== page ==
Reflections on Truth and Justice
August 8, 2013
The following post is written by Judy Swett, Associate of the Sisters of St. Joseph, Boston. Judy participated in the 2012 Honoring Women Religious Delegation to El Salvador and created and coordinated a committee to plan and host the Tour for Truth and Justice for El Salvador’s Disappeared during their time in Boston in Spring 2013. The committee greeted Marina, Patty, Eleazar (of Friends of COMADRES), and Bethany with Boston gift bags, were constantly prepared with water and envelopes, and had even done a trial run of the driving routes between events. Thank you, thank you, thank you to Judy and the entire Boston tour committee!
Patricia Garcia, Judy Swett, Bethany Loberg, Marina Ortiz, Sr. Lois Conner, Mary Rita Weschler, and Sr. Claire Morrissey
The experience of hosting the 2013 Truth and Justice for El Salvador in Boston was deepening and transformative. Our goal was to support the Pro-Historical Memory Commission: a coalition of human rights organizations working for truth, justice and reparations for the grave human rights violations during and after the civil war in El Salvador. How so? By providing them settings in which they could plant seeds of truth in the hearts of those who came to learn.
Stephen Pope, a theologian and professor at Boston College, was profoundly moved by the stories of Marina being torn from her mother’s arms and disappeared for 18 years; and Patty, who wanted to be a sister, being kidnapped twice, tortured and raped. When Pope turned to his class and said “Today we all have witnessed strong women with soft voices,” the room went silent as some of the students wept. Patty’s first person accounts of the brutal repression of poor women and children, was followed by accompanying her mother Alicia in search of disappeared family members. Her mother was a co-founder of the CO-MADRES, a group of women whom Archbishop Romero encouraged and supported as they organized to search for their disappeared loved ones, worked to free political prisoners and advocate fo justice.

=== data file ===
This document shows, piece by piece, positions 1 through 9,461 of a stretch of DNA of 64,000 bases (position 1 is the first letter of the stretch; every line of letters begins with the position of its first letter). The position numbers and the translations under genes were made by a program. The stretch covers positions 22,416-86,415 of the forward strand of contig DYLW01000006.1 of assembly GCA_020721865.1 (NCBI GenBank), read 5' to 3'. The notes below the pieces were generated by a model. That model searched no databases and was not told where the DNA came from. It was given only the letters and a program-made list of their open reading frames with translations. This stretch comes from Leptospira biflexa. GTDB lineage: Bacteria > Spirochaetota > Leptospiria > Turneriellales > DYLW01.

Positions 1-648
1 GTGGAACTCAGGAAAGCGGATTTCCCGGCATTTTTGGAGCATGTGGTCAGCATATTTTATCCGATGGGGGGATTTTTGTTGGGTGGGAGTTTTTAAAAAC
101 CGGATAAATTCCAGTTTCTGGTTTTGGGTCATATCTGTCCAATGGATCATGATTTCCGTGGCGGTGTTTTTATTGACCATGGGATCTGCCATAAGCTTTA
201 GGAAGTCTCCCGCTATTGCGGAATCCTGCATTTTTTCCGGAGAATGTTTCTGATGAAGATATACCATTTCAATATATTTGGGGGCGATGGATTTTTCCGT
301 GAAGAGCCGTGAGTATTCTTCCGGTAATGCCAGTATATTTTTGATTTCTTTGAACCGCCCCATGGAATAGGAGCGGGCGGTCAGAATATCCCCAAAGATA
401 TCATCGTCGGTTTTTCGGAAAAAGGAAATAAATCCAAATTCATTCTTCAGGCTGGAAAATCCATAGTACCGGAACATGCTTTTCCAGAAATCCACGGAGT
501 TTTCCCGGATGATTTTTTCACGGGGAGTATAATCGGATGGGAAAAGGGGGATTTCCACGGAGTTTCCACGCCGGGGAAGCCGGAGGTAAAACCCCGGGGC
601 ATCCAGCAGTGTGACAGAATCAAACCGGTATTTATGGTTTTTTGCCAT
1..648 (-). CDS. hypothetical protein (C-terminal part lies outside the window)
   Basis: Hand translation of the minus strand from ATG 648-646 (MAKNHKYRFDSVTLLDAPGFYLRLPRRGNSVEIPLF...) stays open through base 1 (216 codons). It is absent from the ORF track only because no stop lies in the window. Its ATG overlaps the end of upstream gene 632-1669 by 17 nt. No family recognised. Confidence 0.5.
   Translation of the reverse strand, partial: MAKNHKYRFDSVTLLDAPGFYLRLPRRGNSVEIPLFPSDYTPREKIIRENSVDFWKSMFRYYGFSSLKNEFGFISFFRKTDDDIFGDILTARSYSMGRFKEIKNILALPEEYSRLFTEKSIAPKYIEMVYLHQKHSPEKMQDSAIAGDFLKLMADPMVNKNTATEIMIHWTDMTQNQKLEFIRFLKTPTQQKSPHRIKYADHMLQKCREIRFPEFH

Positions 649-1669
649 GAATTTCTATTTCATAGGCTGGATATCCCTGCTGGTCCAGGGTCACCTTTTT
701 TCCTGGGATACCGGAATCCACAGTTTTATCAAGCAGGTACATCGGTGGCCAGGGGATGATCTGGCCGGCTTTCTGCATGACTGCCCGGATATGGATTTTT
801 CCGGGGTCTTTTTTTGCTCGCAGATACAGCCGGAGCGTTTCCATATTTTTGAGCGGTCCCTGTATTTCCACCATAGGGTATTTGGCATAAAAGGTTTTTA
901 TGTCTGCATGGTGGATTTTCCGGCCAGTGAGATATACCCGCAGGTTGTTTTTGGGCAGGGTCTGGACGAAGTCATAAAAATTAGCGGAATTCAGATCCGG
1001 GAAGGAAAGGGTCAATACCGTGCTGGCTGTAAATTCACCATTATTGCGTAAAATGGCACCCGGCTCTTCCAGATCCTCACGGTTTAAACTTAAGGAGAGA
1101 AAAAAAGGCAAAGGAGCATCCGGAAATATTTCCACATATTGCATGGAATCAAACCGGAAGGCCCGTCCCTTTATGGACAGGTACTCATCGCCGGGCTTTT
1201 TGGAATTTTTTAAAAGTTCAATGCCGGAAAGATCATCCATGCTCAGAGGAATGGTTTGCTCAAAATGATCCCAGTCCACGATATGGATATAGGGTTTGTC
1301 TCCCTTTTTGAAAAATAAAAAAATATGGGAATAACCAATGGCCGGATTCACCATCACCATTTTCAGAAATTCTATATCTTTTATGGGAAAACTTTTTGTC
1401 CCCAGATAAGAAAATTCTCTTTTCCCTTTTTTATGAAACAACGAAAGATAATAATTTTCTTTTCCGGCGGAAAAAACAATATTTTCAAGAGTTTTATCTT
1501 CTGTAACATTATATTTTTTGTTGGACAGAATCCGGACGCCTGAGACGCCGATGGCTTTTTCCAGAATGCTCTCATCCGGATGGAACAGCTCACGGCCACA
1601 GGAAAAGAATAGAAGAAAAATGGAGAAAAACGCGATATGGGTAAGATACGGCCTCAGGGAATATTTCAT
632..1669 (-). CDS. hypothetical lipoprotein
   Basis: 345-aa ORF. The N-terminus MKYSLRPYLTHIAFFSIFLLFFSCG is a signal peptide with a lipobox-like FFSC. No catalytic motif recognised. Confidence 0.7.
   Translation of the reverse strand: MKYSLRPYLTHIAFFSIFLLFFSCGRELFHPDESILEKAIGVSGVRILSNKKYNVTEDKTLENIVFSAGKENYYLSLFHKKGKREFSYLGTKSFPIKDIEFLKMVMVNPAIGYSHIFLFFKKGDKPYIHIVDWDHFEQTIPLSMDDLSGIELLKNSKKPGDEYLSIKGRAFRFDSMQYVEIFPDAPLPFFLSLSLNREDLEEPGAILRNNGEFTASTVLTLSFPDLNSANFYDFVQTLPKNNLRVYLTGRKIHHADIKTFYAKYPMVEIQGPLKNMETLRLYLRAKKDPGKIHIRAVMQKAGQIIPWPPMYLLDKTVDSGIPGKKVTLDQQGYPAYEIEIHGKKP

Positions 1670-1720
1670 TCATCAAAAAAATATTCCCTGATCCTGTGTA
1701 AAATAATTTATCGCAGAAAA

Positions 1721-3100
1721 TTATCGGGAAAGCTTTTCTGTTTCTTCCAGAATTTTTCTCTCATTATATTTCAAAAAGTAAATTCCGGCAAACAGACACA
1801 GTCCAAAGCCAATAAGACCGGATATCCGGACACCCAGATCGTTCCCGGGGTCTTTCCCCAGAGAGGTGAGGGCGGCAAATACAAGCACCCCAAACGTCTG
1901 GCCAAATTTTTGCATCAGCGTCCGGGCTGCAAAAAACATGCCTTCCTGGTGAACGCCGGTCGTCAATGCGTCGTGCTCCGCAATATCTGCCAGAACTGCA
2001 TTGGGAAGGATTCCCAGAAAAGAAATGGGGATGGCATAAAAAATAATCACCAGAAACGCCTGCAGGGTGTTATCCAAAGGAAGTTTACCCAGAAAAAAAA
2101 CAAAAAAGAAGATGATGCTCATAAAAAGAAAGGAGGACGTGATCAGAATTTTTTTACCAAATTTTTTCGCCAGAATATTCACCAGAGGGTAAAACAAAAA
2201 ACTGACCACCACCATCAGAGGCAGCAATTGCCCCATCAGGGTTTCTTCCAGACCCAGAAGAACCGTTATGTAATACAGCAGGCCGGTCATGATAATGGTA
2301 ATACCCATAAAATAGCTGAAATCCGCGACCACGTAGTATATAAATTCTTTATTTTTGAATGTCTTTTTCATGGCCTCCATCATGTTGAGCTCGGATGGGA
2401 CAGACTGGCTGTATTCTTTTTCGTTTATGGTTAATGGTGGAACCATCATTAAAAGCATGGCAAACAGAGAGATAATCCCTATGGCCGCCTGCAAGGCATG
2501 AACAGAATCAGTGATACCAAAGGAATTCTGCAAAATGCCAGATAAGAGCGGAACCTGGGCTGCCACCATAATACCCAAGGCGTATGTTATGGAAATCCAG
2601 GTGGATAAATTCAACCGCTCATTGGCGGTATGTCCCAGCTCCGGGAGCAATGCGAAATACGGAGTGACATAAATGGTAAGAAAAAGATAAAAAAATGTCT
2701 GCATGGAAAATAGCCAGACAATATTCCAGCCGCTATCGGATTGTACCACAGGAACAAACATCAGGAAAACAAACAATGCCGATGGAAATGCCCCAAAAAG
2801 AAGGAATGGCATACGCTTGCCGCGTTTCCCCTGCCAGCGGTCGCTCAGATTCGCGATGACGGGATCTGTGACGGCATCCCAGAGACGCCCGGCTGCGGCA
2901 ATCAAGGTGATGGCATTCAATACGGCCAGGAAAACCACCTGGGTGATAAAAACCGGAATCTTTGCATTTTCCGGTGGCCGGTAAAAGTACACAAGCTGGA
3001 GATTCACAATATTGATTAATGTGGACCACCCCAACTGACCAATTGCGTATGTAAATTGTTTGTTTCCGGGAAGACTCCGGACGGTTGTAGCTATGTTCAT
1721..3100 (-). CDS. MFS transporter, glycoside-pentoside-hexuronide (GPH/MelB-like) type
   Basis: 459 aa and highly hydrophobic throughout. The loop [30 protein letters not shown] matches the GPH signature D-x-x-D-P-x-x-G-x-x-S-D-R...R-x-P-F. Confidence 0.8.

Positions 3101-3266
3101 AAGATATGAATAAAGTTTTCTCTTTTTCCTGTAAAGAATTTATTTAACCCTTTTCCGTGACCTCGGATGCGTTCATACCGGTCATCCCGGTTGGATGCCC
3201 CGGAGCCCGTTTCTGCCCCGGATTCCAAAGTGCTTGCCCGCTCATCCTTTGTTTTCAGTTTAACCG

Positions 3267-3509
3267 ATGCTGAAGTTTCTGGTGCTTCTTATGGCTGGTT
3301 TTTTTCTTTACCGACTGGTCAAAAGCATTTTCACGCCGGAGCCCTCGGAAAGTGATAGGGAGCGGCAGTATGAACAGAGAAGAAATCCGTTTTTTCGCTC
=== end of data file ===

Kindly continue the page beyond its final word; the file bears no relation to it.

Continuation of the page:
From the perspective of the organizing committee in Boston, we all witnessed the courage, conviction, and compassion that Patty and Marina, Bethany and Eleazar embody. Speaking for the Boston Tour committee we all agree there is more work to be done in the campaign for truth, justice and reparations in El Salvador and the U.S. We feel empowered and want to go forward with our sisters and brothers.